by Nalini Haynes
If you have any interest in comics and you’ve been on the web today, you’ve probably heard that Gail Simone, writer of Batgirl since the DC comics New 52 relaunch, has been informed via email that her services are no longer required.
On Wednesday of last week, new Batgirl editor Brian Cunningham informed me by email that I was no longer the writer of Batgirl.
— GailSimone (@GailSimone) December 9, 2012
The moral of this story appears to be don’t make something really successful and viable because IT WILL BE TAKEN AWAY FROM YOU. Especially if you’re a WOMAN working for DC Comics.
In my Tights and Tiaras: Female Superheroes and Media Cultures report, I recall Karen Healy bemoaning DC Comic’s recent significant reduction of the number of women working in comics. I didn’t include the actual statistics in my report because to mis-quote something like that can be internet suicide, but suffice it to say that the number of women working in the creative department at DC Comics was an appallingly low proportion that was then reduced drastically.
This was BEFORE the DC New52 relaunch.
In Dan Didio’s (DC Comics) open letter to fans (reported here) he says:
As the saying goes, if it ain’t broke, don’t fix it, and there are a lot of great things that don’t need fixing. But we also saying that will not stand ideally by and let series run on inertia and let the industry fade around us. All of us here at DC love the form and the characters way too much for that. [emphasis mine]
What ever happened to ‘it ain’t broke, don’t fix it‘? A year on, DC Comics is removing a woman writer from a successfully relaunched comic to replace her with – whom?
This IS NOT a case of the COMIC being canned.
I was informed by an email from my new editor that I am no longer the writer of Batgirl… [emphasis mine]
And we produced a book that was a critical and commercial success. Twice in the past year we got raves from the New York Times. We had many sell-out issues. In short, I am very, very proud of what we’ve done.
Responding to a specific question in a different tumblr post, Simone says
Sadly, the new editor nixed everything we had planned. I think it’s very likely that [Barbara’s-recovery arc] will still be covered, but it will not be in the way we had been building to, which I am very sad about. And those issues are already written, but will not be published, I gather.
The fact that Simone appears to have been asked to leave the title comes is even more upsetting to fans as “Batgirl” has remained one of the more popular and commercially successful titles in DC’s New 52 universe.
This sudden turn of events also arrives on the heels of last week’s news Karen Berger will be stepping down as the Executive Editor of DC Comics’ Vertigo imprint. Both of these announcements have launched a flurry of fan responses on the web, particularly from fellow creators in the case of Simone being forced off a title that she’s been invested in so heavily.
So DC are making changes in a successfully relaunched comic. WHY?
At San Diego Comic-Con in 2011, Dan Didio was confronted by fans wanting more women creators. Robot6 reported:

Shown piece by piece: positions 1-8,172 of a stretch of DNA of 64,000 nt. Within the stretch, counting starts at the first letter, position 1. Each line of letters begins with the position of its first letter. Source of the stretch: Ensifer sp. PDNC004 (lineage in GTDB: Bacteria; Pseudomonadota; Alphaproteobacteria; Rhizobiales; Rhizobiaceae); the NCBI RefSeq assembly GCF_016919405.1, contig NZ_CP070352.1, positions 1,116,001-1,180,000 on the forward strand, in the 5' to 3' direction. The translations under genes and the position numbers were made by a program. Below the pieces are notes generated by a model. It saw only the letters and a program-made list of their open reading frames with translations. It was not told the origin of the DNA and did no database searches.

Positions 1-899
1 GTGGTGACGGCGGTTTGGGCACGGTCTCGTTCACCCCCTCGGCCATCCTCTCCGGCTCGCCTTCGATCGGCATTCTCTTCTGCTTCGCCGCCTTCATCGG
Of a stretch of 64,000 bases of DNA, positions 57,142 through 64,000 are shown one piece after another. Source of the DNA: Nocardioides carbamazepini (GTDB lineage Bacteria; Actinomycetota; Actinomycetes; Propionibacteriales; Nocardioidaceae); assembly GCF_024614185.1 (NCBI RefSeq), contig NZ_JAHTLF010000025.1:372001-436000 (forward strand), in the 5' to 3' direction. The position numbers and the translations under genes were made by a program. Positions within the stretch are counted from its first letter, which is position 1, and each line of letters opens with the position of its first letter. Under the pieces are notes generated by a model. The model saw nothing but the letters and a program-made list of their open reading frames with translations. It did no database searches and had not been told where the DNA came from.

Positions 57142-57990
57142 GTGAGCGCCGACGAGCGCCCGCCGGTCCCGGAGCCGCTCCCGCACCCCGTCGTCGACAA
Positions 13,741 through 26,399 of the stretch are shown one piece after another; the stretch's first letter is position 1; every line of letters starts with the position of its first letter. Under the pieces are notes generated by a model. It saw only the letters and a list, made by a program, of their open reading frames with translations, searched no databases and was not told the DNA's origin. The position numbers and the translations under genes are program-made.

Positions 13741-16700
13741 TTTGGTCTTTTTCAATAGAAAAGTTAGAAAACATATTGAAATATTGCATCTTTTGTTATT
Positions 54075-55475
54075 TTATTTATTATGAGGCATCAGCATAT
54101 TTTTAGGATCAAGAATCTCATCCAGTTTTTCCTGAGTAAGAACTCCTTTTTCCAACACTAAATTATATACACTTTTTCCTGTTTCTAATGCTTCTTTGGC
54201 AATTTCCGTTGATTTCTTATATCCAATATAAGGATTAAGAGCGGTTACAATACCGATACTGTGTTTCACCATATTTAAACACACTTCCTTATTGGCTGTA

Co-Publisher Dan DiDio turned to the audience and asked what DC would have to do to change the minds of those skittish about the impending relaunch, one man yelled “Hire women!” The number of women creators working on the DC Universe, he added after audience applause, had dropped with the relaunch from 12% of the total to just 1% (i.e. Gail Simone, and Amy Reeder if you count the later Batwoman launch).
The sound bite of a guy trying to support the hiring of women by DC Comics is here. No written report can adequately describe how Dan Didio deflected the request for more women creators, Dan talked over the guy who called for more women creators and moved on.
DC Comics is now moving on without Gail Simone, one of their few remaining women creators who survived the 12% to 1% eviction of women creators.
In September 2012, DC Geeks reported:
Most of you are probably aware of “SDCC Batgirl,” aka Kyrax2… what she wanted to know was, where are the women? Why were there so few women involved in creating DC comics in the relaunch that, in theory, was aimed at bringing in new readers. Her question caught fire and others took up her cause.
So Kyrax2 had a goal and wasn’t afraid to step up and fight to be heard! WOOT!
Kyrax2 is interviewed here about her appearance at SDCC and her love of comics.
Jim Lee & Dan DiDio, DC Entertainment Co-Publishers, responded in this letter titled WE HEAR YOU.
Over the past week we’ve heard from fans about a need for more women writers, artists and characters. We want you to know, first and foremost, that we hear you and take your concerns very seriously…
We’ll have exciting news about new projects with women creators in the coming months and will be making those announcements closer to publication. Many of the above creators will be working on new projects, as we continue to tell the ongoing adventures of our characters. We know there are dozens of other women creators and we welcome the opportunity to work with them.
Apparently the opportunity to work with women is welcomed only temporarily.
[Note my self-restraint: I’m not even mentioning other points about which I could rant for PAGES.]
DC Geeks went on to say:
And DC Comics is at the centre of the latest. Again.
UPDATE: Tony Harris is an excellent example of why we need women creators working in comics.
Cracked.com posted about the 7 most ridiculous things about calling out fake fangirls, starting with the reason for the article: Tony Harris (pictured above) posted a long Facebook rant decrying the cosplayers and the [allegedly] pathetic men upon which they [allegedly] prey, complete with a detailed number scale to rank the cosplayers’ hotness.
If that’s what gets Harris fired up to write, we DEFINITELY need more women creators.